“At first glance PDVSA-owned US-based CITGO appears to be most vulnerable to the strike. CITGO refines 865,000 b/d, with approximately 500,000 b/d of crude provided by Venezuela. CITGO has not yet announced any curtailment of output. However crude shipments from Venezuela require only six days to reach US shores, while shipments from the Middle East take upwards of six weeks. Hence CITGO would be challenged to replace Middle Eastern crude with Venezuelan crude in a short period of time and hence may need to curtail refining runs within a week. This would translate to less gasoline and distillate available in the US Gulf Coast and Northeast markets. Presumably European refiners, attracted by the improved margin environment in the US and surplus capacity in their home market, would increase exports to meet any extended shortfall in the East Coast.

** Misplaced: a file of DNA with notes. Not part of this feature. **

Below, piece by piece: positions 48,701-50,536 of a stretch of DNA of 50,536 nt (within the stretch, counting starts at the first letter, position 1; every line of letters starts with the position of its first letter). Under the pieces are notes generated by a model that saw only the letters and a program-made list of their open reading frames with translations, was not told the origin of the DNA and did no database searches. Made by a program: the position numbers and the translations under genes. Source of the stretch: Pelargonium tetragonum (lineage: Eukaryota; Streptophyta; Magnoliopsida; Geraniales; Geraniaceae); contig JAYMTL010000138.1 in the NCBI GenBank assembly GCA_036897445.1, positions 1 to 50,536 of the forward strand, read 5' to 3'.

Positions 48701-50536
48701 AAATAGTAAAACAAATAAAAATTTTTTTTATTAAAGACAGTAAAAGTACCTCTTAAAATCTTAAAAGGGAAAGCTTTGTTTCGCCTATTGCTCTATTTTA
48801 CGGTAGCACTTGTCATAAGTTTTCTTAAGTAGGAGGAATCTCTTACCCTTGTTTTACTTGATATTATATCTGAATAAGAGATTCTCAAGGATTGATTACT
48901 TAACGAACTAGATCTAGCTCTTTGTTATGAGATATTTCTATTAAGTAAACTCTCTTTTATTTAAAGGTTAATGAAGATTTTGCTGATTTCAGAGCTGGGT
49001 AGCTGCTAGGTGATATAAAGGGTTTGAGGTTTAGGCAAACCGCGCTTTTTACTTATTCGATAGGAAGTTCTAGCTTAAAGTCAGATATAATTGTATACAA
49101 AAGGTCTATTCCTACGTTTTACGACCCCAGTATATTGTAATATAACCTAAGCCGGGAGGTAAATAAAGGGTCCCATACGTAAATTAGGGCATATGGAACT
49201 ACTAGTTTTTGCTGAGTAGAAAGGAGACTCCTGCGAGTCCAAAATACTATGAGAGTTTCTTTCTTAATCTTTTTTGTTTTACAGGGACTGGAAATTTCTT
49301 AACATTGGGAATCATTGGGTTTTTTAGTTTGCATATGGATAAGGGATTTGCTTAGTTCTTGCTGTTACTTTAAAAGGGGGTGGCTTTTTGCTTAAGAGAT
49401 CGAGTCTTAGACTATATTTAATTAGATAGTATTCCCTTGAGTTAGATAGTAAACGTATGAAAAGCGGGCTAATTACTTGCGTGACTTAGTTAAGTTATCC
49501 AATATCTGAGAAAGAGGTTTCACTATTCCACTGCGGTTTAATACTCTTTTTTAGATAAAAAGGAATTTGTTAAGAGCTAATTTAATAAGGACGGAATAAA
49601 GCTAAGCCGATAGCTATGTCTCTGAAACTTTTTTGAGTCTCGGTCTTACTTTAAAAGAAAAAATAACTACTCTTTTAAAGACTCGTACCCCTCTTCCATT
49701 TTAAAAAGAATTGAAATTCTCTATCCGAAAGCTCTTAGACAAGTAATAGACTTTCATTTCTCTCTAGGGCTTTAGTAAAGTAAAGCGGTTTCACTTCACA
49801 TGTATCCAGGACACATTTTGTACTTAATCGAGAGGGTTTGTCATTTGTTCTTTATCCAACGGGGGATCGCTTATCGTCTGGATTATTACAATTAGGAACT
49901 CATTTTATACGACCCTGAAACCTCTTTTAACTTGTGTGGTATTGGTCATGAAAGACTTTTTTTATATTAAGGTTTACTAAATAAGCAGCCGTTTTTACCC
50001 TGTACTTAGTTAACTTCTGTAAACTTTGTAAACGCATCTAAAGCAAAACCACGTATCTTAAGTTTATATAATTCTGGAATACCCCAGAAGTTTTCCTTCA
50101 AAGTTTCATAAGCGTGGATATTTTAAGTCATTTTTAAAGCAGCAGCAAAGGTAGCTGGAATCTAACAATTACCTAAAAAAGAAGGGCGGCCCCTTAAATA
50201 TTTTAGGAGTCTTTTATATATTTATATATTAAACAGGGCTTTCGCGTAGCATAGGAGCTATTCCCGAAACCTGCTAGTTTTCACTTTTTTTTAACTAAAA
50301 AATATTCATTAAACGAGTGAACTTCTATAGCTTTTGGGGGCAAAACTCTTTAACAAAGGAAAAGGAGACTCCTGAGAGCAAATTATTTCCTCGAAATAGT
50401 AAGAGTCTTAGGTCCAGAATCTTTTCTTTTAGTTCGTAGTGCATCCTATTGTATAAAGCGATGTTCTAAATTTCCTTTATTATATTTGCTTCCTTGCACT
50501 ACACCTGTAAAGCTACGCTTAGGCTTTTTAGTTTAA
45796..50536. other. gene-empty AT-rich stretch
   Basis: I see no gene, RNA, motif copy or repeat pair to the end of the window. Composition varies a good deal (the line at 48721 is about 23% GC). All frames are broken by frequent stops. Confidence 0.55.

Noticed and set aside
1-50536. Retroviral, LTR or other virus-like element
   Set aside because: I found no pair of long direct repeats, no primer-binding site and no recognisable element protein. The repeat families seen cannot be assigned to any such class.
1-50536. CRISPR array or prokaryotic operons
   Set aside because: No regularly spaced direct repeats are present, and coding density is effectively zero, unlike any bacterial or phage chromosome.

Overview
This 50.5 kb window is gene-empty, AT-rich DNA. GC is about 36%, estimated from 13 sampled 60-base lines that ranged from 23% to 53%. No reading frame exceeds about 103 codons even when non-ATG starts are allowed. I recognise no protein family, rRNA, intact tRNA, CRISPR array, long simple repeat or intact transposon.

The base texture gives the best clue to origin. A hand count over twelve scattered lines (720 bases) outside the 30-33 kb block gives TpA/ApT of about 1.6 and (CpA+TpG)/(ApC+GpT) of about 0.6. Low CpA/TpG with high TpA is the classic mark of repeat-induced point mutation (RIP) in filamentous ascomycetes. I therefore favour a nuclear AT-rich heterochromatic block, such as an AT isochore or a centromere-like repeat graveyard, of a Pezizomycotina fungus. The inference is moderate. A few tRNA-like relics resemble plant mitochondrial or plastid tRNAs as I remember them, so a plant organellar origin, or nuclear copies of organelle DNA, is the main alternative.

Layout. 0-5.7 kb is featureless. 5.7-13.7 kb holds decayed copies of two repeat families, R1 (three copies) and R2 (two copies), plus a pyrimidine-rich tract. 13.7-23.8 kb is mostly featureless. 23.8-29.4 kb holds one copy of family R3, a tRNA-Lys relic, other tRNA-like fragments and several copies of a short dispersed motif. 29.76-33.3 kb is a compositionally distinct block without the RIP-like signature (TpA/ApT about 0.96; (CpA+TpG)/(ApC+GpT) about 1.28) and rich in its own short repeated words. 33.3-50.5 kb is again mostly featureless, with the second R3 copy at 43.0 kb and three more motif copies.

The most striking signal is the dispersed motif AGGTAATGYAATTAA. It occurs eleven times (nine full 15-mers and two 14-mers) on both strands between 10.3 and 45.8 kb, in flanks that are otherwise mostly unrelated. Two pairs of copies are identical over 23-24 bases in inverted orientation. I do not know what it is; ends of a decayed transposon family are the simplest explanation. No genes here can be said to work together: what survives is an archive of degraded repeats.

Other US refineries reliant on PDVSA crude have already curtailed operations. Amerada Hess’ Hovensa refinery in St. Croix for example, a joint venture with PDVSA has been operating “significantly below” capacity since December 9th according to an Amerada Hess spokesperson. In the third quarter Amerada Hess reported that its share of Hovensa’s losses was $6 million and that its share of Hovensa's losses for the full year was $50 million. During the third quarter Amerada Hess reported that its share of refining runs was 175,000 b/d, about half the overall refining runs from the facility. Since operating at a fraction of capacity is uneconomic we assume that Amerada Hess’ fourth quarter results will lag the third quarter even though refining margins in the fourth quarter until early December have been slightly better than in the third quarter.